Constitutioncenter.org, By Joseph R. Fishkin, William E. Forbath, and Erik M. Jensen
The Sixteenth Amendment, ratified in 1913, played a central role in building up the powerful American federal government of the twentieth century by making it possible to enact a modern, nationwide income tax. Before long, the income tax would become by far the federal government’s largest source of revenue. This Amendment was part of a wave of federal and state constitutional amendments championed by Progressives in the early twentieth century. The Amendment reversed an 1895 Supreme Court decision that had made a nationwide income tax effectively impossible by invoking what today seems an arcane distinction between “direct” and “indirect” taxes.
The Taxing Clause in Article I, Section 8, grants Congress the broad “Power To lay and collect Taxes, Duties, Imposts and Excises,” but Article I also provides (twice) that a “direct” tax must be apportioned among the states on the basis of population. This means that if a tax is a “direct” tax, a state with one-tenth of the national population must bear one-tenth of the total liability. It doesn’t matter whether one state has lots of whatever is being taxed (such as valuable land) and another state has very little—the states have to bear the burden according to population. That requirement makes direct taxation cumbersome, and often impossible.
For other taxes—the so-called “indirect” taxes—there is no apportionment rule. The Constitution requires only that “all Duties, Imposts and Excises shall be uniform throughout the United States.” This is a relatively easy requirement to satisfy: what’s taxed and the tax rates mustn’t vary from state to state. In the nineteenth century, most of the government’s revenue came from “duties, imposts and excises” on consumption of various goods.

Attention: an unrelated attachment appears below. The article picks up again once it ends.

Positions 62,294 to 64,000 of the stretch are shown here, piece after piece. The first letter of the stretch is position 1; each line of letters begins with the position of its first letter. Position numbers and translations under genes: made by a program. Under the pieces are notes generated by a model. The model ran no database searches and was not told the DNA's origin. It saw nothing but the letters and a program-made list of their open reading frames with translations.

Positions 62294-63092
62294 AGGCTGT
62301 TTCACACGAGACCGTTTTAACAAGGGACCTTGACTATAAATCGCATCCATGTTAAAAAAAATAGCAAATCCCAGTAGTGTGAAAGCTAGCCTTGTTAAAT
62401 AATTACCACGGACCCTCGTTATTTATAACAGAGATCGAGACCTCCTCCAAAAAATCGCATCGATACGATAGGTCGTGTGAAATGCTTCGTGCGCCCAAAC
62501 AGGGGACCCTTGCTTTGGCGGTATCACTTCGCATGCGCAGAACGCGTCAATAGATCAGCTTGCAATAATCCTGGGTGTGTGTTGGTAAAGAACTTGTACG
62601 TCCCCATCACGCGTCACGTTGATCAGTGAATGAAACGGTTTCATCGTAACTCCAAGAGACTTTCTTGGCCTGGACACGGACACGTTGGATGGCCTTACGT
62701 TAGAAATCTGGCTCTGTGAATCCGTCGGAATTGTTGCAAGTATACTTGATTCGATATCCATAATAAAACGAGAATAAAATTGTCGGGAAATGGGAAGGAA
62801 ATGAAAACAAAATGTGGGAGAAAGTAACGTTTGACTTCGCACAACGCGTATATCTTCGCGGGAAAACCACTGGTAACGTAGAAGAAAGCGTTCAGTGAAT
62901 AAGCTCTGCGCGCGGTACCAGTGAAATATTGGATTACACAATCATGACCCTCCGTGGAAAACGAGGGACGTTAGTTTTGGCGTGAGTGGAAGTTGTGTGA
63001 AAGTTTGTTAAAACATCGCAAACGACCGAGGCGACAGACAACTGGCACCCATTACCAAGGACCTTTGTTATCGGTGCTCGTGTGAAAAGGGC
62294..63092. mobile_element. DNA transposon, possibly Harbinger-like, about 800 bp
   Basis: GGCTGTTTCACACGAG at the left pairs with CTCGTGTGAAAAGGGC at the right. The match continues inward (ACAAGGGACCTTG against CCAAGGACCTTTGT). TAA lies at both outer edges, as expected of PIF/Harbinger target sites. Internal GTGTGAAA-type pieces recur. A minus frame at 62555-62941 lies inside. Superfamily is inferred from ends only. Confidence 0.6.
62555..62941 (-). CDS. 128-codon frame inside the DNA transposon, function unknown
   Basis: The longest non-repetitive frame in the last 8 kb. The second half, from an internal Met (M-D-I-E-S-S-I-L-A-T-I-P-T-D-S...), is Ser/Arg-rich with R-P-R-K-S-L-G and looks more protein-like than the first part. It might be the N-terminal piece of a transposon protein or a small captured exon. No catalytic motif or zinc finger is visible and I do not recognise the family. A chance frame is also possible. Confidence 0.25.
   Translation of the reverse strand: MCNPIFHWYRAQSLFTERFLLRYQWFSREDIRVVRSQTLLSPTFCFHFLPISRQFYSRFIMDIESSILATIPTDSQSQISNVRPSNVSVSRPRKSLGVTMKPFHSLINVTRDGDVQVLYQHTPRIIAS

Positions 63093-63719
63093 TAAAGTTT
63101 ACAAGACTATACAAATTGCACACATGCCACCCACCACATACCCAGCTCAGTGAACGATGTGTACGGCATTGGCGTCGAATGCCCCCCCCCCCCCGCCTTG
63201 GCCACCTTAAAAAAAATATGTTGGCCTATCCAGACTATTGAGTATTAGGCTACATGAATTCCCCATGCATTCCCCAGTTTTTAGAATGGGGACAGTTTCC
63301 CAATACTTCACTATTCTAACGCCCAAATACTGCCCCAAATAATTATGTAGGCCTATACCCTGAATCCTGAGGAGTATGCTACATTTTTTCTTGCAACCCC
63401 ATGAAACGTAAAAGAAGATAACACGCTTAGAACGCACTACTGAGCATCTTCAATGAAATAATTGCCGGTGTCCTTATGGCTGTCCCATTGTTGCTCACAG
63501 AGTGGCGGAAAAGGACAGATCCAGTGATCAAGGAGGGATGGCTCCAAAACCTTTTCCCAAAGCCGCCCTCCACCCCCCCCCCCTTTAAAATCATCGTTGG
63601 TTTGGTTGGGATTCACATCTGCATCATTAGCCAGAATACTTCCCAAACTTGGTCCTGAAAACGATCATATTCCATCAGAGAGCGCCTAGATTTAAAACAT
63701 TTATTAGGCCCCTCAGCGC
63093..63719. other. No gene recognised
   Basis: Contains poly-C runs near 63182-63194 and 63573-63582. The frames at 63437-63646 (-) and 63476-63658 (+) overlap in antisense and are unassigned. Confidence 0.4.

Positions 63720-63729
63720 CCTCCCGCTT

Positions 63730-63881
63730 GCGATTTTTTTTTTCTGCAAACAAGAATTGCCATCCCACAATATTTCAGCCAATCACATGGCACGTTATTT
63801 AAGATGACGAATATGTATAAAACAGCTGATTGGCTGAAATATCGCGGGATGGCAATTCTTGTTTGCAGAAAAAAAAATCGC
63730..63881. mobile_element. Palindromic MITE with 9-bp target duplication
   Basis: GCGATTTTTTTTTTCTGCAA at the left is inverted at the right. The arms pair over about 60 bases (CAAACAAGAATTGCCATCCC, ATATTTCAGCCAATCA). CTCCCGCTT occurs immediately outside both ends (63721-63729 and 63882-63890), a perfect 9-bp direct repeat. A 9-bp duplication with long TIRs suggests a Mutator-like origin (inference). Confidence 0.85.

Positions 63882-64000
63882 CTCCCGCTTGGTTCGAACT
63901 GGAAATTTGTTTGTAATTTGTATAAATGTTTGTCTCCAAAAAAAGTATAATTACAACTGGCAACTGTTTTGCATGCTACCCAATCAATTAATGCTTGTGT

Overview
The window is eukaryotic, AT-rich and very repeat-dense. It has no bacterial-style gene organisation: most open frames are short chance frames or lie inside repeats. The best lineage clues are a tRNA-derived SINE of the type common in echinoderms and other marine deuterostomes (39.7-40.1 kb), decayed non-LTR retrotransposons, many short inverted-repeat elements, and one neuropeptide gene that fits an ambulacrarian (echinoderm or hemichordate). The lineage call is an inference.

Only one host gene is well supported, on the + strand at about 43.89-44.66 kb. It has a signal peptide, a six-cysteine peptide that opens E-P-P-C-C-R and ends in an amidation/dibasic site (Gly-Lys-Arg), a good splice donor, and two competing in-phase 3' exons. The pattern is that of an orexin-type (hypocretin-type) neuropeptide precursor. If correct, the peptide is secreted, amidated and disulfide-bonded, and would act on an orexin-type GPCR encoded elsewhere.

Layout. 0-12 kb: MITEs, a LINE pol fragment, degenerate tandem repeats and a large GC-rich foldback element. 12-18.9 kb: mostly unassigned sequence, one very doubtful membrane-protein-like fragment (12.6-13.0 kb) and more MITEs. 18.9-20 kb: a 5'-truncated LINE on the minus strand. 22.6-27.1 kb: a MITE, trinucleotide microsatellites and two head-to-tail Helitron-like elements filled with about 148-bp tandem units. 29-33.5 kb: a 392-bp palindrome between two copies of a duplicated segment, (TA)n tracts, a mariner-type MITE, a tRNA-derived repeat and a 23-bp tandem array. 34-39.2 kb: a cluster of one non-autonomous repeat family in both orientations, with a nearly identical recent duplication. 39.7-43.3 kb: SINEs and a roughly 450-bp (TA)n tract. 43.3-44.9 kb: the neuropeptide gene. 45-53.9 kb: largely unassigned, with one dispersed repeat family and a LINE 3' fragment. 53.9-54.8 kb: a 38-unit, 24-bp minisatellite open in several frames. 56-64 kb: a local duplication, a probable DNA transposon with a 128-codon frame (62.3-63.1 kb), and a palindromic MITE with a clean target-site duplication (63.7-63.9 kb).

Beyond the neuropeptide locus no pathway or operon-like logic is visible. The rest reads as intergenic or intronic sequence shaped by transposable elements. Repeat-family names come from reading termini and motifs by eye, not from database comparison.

Thus, whether a tax is direct or indirect has mattered—a lot. So what is a “direct tax”? At a minimum, it includes “capitations” (specifically mentioned in the Constitution and generally understood to be lump-sum head taxes—each person pays the same) and also taxes on land. The Framers thought these were “direct.” But that may be it. An early Supreme Court case, Hylton v. United States (1796), approving an unapportioned tax on carriages, said as much, and in the nineteenth century the Supreme Court upheld several other kinds of unapportioned taxes against constitutional challenges. In Springer v. United States (1881), the Court even approved the unapportioned Civil War income tax.
The world was soon turned upside down, however. In Pollock v. Farmers’ Loan & Trust Co. (1895), a badly divided Court struck down the 1894 income tax on the ground that it was direct but not apportioned.
Congress had enacted the 1894 tax as a reaction against the consumption taxes that had funded the federal government for most of its history. Consumption taxes overburdened lower-income persons. The income tax, in contrast, was structured to reach the wealthy, whose income came from investments. With Hylton and Springer on the books, almost no one thought the income tax was a “direct” tax that would need to be apportioned. Precedent aside, this would make no sense: if an income tax were apportioned among the states, a poor state with the same population as a rich state would need to bear the same total tax liability, which would mean tax rates in the poorer state would have to be higher than those in the richer state. Such a crazy tax would be a non-starter politically.